Allegrini 2018

Wineries, beyond wine: organic agriculture of quality grows between companies and territories

Among individual and district initiatives, more and more wine producers are focusing on ancient grains, fruits, vegetables, honey, saffron and more

Wine, for some territories, is the absolute pillar of the economy and of the social and occupational fabric, with the vine as the main actor of agriculture. Yet, where with district projects, where on the push of single companies, in many places there is a diversification of production, always in the sign of typicality and excellence. A sort of small “return to the past”, in a certain sense. A re-evolution of the winery and of the highly specialized agriculture towards a new vision of the agricultural business which contemplates more productions, mainly from the point of view of production, but also of processing, promotion and distribution of wine integrated with other food and wine products, which traces a different course for the future, embodying in the widest possible sense the concept of “biodiversity”. And if in many Italian territories one of the historical and most common synergies to the production of wine is the one of oil, which is produced in good quantities and of high quality by an important number of prestigious wineries of the whole country, companies and wine territories are rediscovering and enhancing ancient grains and cereals, production of cheese, saffron, honey, fruit, pasta and so on. Among the most structured territorial case histories, there is that of Chianti Classico, where the production of wine has always been associated with that of olive oil, but where, over the years, a real Distretto Rurale del Chianti (Rural District of Chianti) has been created, where the production of pecorino cheese, Tuscan bread, Cinta Senese meat, cured meats such as Finocchiona Igp, confectionery products such as Panforte and Ricciarelli di Siena, both Igp, and so on, is also valorized.
“The economic and territorial program of the District - explains, to WineNews, the president Tommaso Marrocchesi Marzi, at the helm of Tenuta Bibbiano - has large parts of the investment dedicated to the integration between different production chains. Wine and oil are already integrated in a structured way, as confirmed by the fact that there are two different consortia that share a large part of the social base, structures and programs. But now we are trying to encourage the development of those productions that are well suited to our territory, so alternative agricultural productions, thanks to the work and study of the Biodistrict of Chianti, but also the chain of cheese and meat, the recovery of gardens, seeds and ancient grains present in the past in the area and gone into disuse for low yield, but that just by integrating with other chains could find new impetus. Some companies are more advanced because they already have the land to do so, others will have to make productive investments, but it is a process of diversification that is taking place. In addition, there is also a major issue of recovery of abandoned areas through these different types of agriculture, which also means combating hydrogeological instability and demographic impoverishment of the territories. It is also clear that the great theme of communication and promotion of these products must be addressed, also in the direction of bringing qualified tourism in the area that can appreciate these agricultural products with high added value”.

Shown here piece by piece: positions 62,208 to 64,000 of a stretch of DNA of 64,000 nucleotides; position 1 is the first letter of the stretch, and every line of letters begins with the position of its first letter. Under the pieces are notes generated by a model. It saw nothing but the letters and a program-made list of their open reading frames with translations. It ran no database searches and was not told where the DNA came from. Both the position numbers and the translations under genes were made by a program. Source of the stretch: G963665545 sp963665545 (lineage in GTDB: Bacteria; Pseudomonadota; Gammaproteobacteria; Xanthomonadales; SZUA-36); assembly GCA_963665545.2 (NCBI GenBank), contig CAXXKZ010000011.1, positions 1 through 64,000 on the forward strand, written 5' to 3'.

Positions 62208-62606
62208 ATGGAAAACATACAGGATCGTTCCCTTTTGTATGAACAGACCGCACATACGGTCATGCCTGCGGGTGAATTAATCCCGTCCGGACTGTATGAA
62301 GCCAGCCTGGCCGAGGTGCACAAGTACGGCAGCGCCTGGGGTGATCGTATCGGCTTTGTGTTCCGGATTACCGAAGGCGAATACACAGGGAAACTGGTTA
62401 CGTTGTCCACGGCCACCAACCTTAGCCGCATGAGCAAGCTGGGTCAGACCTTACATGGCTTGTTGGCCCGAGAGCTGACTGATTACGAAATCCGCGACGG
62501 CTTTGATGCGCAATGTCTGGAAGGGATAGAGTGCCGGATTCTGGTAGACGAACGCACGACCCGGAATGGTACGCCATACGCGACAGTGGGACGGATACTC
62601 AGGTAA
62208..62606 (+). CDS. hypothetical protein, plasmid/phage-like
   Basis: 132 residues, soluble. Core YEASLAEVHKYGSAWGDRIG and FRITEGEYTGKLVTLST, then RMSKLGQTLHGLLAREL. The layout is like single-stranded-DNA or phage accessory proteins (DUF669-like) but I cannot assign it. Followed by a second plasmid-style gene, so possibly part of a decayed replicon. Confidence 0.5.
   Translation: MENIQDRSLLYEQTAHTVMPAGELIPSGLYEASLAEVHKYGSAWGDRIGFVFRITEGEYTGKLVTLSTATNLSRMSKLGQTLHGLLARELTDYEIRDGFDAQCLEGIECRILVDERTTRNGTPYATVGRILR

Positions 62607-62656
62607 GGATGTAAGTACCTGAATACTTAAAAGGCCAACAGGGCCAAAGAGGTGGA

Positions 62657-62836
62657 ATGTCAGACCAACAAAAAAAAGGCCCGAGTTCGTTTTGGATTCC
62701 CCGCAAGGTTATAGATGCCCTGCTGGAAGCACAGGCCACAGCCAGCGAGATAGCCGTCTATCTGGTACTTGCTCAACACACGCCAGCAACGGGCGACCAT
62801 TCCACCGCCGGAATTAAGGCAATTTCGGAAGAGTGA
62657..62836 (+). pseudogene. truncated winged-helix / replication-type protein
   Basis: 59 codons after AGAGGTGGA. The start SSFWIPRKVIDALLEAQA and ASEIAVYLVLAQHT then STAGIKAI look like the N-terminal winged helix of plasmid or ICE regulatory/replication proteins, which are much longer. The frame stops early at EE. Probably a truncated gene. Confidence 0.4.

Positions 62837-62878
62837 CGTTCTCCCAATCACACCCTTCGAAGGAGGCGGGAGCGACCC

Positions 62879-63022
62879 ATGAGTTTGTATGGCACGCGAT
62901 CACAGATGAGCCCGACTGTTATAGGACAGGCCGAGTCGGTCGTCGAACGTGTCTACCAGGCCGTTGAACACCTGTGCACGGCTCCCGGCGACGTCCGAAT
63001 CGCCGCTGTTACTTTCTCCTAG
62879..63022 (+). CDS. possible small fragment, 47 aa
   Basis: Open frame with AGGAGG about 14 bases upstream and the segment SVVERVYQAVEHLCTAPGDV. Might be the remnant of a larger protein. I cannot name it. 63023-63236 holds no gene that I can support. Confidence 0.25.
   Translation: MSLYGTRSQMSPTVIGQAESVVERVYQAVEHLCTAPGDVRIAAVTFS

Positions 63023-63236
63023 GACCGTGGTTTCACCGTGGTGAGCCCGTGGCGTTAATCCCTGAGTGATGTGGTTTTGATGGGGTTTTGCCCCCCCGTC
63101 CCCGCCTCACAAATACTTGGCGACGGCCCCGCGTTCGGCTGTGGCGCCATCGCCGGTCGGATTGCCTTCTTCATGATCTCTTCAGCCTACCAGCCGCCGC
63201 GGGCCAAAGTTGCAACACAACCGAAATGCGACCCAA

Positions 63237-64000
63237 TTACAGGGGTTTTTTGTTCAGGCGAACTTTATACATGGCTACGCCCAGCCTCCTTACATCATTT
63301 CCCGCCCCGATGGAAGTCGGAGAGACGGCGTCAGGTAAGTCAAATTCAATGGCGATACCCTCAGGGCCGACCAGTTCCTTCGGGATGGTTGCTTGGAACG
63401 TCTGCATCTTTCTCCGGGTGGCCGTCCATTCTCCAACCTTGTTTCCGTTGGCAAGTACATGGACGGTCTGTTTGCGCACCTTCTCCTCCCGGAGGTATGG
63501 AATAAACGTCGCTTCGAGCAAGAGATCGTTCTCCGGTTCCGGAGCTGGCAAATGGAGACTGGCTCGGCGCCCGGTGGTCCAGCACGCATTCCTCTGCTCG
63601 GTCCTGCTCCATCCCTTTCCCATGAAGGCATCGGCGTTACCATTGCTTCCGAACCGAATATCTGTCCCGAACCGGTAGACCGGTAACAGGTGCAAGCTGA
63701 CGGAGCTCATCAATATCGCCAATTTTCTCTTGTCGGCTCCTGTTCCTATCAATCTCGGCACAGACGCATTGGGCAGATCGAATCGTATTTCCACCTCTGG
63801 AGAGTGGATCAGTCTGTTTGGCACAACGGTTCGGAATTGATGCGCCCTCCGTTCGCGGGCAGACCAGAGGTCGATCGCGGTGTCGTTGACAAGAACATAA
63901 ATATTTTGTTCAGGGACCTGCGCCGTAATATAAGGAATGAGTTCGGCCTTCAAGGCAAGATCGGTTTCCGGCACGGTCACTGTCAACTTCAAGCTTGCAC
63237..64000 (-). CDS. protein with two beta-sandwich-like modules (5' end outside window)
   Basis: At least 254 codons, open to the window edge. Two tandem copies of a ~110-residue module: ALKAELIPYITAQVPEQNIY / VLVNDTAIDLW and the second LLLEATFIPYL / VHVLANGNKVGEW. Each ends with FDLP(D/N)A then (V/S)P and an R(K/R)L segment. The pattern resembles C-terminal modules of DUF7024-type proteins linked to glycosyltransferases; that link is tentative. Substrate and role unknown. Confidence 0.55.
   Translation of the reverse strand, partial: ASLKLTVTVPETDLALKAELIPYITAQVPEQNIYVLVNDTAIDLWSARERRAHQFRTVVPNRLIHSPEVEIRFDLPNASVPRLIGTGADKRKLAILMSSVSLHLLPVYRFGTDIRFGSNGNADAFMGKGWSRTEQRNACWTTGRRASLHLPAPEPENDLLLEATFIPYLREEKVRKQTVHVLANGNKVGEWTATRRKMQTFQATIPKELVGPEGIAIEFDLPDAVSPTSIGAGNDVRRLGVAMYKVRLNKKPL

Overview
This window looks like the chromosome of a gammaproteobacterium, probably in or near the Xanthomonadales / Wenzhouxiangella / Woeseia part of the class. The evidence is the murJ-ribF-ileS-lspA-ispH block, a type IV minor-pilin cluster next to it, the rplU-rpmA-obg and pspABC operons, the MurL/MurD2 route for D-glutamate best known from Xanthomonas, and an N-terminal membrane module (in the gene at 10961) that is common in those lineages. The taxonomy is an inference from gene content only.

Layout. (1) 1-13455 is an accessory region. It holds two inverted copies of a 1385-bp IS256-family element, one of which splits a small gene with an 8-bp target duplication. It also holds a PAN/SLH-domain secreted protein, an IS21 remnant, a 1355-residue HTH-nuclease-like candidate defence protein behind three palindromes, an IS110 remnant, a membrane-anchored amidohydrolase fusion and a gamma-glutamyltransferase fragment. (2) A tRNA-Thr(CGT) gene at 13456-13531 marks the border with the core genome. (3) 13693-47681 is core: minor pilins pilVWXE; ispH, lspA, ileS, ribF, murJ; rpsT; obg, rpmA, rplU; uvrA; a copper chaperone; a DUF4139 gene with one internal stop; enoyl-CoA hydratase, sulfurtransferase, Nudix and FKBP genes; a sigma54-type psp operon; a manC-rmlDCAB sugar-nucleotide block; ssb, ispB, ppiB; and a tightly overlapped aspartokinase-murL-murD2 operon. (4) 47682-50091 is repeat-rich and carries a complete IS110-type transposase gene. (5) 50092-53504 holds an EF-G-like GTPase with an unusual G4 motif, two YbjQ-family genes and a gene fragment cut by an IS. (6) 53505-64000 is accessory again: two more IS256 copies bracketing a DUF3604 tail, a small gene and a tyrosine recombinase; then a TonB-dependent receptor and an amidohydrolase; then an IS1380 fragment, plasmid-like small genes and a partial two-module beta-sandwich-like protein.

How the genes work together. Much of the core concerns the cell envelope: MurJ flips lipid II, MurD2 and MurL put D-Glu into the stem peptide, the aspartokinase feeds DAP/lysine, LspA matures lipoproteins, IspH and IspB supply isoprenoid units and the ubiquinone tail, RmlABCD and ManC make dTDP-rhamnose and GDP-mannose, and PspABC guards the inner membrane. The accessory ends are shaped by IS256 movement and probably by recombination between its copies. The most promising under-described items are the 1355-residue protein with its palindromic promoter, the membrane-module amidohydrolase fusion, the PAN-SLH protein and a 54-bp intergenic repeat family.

Another case history to be told, coming from a world-class wine territory that is also looking at a return to agriculture made up of biodiversity, true but modern, and different, which can generate work, wealth and further set in motion that wine tourism that looks more and more to the experience and life in a territory, is that of Montalcino, land of Brunello, where productions ranging from white truffles to oil, from honey to saffron, from cheese to plums, from pasta to spelt, will soon be able to bear the label “Eccellenze di Montalcino”: the trademark has already been registered by the Fondazione Territoriale del Brunello, a socio-cultural emanation of the Consorzio del Brunello, created in 2016 with the desire to reinvest part of the profits for the benefit of the territory. Here, among others, stands out the case of Castello Banfi, one of the leading companies in the area, which, among other things, is also one of the largest Italian producers of plums, and also produces honey, oil and pasta from high-quality local grains.